Wilder, Vt. — William Joseph Culp died peacefully at home on Sunday, May 26, 2013, cared for to the end by his wife, Posie Taylor, loving family and closest friends. Bill was born on August 20, 1939 in Omaha, Neb. and moved as a young boy to Oregon, a place he loved his whole life. He was raised by his Mom, Betty Way Culp, his adopted and beloved father, Donald Lester Culp, and his fiery grandmother, “Mom Way.” Bill was the oldest of three children, followed by his brother Michael and his sister Barbara.
Bill graduated in 1963 from Lewis and Clark College in Portland. In 1964, he married Megan Morrison in Stockton, Calif. Bill and Megan’s more than 30-year marriage resulted in two sons; Peter William, born in California in 1972, and Matthew Donald, born in New Hampshire in 1976. Bill and Megan began their lives together with a move to Austin, where Bill received his PhD in Biochemistry. After completing his degree in 1970, he and Megan moved to La Jolla, Calif. where Bill was appointed Damon Runyan Memorial Fund Postdoctoral Fellow in Neurobiology, and later an assistant professor, at the prestigious Salk Institute for Biological Studies. In 1974, Bill was recruited to an assistant professorship, and later an associate professorship, in the Dartmouth Medical School (DMS) Biochemistry Department in Hanover, New Hampshire.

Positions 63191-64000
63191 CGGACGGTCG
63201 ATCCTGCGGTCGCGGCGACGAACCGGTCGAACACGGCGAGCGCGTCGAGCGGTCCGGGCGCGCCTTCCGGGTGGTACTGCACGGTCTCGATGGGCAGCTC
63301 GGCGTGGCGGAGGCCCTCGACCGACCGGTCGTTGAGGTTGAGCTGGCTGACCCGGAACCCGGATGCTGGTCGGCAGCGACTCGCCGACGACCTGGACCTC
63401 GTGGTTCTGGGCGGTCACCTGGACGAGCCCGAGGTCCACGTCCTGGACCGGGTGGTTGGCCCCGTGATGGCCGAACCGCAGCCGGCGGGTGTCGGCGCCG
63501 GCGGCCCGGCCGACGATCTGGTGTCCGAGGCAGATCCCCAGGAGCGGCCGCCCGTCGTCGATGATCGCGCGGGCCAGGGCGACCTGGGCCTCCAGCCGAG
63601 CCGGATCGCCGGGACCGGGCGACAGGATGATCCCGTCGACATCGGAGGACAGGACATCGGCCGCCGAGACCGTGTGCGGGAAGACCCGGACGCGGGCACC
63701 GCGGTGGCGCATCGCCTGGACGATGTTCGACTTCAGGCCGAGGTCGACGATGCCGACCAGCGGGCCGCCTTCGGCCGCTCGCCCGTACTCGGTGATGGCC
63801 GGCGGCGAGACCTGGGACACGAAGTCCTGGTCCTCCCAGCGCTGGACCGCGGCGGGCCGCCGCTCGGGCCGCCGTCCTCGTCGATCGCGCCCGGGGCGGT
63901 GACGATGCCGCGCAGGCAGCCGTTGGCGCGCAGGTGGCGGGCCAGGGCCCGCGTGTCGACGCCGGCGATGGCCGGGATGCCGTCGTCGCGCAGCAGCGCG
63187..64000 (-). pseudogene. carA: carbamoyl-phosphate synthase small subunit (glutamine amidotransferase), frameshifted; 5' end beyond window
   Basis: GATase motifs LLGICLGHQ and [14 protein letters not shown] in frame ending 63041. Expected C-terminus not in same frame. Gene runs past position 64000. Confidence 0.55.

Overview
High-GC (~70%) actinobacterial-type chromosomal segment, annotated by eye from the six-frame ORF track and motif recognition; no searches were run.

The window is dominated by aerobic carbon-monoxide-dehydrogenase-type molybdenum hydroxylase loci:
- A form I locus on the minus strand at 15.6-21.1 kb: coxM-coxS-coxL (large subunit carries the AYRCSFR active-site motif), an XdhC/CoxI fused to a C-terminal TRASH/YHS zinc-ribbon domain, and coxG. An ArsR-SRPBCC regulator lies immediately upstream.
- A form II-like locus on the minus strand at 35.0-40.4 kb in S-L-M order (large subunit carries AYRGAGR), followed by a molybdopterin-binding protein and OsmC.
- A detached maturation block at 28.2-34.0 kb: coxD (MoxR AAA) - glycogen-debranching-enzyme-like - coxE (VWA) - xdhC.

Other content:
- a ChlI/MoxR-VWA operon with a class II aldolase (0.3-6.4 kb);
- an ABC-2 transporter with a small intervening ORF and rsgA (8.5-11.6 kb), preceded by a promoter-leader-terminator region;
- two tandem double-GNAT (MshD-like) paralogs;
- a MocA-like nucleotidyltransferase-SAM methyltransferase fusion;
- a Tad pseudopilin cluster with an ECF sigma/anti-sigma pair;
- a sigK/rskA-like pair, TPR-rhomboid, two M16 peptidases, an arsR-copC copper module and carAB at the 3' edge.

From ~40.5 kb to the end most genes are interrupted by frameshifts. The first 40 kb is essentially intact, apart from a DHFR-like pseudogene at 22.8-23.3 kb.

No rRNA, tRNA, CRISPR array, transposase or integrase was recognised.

After 20 years of work as a medical research scientist, Bill spent a year as a Fellow at MIT’s Sloan School of Management, completing an MBA in 1986. He returned to the Dean’s office at DMS to serve in a variety of leadership positions, including Associate Dean of Academic Affairs and as one of the original visionaries of the new Dartmouth-Hitchcock Medical Center campus. Bill was instrumental in hiring many of DMS’s leaders and in the establishment of the Center for the Evaluative Clinical Sciences at Dartmouth, the Foundation for Informed Medical Decision Making, and the C. Everett Koop Institute.